Be Aware of Fraudulent Jobs
The school year is a common time for university students to receive employment scams. Recently, scam artists have been directly emailing students about their fraudulent opportunities.
Fraudulent job postings try to take your money, personal information, or both. The jobs often appear easy and convenient ways to make money with very little effort on the job applicant’s part.
The following “red flags” are general markers to help you conduct a safer job search and protect your identity. These “red flags” in no way cover all possible instances of fraud or all the red flags. Therefore, please always use your own discretion when applying to a position or interacting with a potential employer. This includes legitimate job posting sources, such as our own Opportunities Board. Although we try very hard to keep fraudulent postings off PLU’s Career Opportunities Board, there is always the possibility one might slip through.
We in Alumni & Student Connections are here to help. Don’t hesitate to contact us with any questions about any employer or job posting!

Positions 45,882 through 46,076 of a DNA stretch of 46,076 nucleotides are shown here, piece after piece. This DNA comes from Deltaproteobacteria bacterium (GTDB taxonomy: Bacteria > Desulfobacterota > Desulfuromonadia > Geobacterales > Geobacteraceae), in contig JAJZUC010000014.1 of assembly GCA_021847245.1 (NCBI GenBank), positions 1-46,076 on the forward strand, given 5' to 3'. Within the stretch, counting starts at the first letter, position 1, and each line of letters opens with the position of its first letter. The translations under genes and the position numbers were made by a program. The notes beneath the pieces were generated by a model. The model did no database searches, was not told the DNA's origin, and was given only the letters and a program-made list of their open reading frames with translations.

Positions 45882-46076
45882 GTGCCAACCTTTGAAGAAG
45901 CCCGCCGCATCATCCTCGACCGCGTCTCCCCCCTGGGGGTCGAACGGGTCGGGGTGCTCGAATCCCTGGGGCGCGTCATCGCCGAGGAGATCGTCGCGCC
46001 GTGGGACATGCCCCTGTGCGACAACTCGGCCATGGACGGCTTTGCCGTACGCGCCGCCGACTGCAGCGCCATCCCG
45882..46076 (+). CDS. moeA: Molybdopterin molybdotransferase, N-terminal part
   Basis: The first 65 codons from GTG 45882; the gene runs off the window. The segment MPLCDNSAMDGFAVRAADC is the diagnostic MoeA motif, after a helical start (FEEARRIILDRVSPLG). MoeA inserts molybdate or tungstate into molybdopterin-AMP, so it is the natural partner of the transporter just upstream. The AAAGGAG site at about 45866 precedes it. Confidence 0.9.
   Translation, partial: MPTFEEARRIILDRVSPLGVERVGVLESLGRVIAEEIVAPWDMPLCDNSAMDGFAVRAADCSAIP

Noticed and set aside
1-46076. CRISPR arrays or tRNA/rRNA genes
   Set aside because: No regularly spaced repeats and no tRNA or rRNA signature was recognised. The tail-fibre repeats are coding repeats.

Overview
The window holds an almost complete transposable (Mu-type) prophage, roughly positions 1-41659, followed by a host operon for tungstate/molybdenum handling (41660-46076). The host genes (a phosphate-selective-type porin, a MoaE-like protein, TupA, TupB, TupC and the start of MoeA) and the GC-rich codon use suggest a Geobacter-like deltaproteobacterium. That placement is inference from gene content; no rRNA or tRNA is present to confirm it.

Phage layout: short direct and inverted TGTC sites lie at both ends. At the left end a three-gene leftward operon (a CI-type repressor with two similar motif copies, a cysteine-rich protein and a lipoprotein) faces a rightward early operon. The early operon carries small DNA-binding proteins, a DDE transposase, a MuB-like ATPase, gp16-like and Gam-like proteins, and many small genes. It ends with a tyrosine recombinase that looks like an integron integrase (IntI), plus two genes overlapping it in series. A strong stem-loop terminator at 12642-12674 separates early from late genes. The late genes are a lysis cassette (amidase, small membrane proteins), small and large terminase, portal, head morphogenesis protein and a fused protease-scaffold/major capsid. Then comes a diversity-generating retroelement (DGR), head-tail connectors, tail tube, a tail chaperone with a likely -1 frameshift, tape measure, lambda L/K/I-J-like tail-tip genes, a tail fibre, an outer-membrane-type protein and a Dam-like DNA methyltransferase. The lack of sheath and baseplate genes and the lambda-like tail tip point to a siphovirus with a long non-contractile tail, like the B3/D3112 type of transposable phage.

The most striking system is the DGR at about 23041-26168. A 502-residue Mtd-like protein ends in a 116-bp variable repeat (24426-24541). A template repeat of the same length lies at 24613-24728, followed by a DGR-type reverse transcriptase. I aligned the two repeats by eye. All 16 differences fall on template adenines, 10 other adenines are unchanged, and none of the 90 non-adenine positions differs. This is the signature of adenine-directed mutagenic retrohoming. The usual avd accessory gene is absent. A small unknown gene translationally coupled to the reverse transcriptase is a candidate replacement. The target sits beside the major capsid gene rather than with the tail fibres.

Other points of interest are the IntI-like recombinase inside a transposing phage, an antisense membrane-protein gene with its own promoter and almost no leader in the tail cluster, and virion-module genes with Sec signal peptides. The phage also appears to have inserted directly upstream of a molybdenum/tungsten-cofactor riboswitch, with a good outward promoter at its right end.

Essentials to avoiding a job posting scam:
- Do not give your personal bank account, PayPal account, or credit card information to a prospective employer. Legitimate jobs will not ask for this kind of information on an application, by phone or email.
- Do not agree to have funds or paychecks directly deposited into any accounts by a prospective employer.
- Do not forward, transfer or send by courier (i.e. FedEx, UPS), or “wire” any money to any prospective employer, for any employer, using your personal account(s).
- Do not transfer money to your personal account and retain a portion for payment.
- Do not respond to suspicious and/or “too good to be true” unsolicited job emails. This includes a high salary or wage for a job that requires minimal skills.
- In general, applicants do not pay a fee to obtain a job (but there are some rare exceptions – so be careful, and consult with a professional at Alumni & Student Connections first).
- Research (i.e. Google) the employer’s phone number, fax number, and/or email address to be sure it is connected to an actual business organization.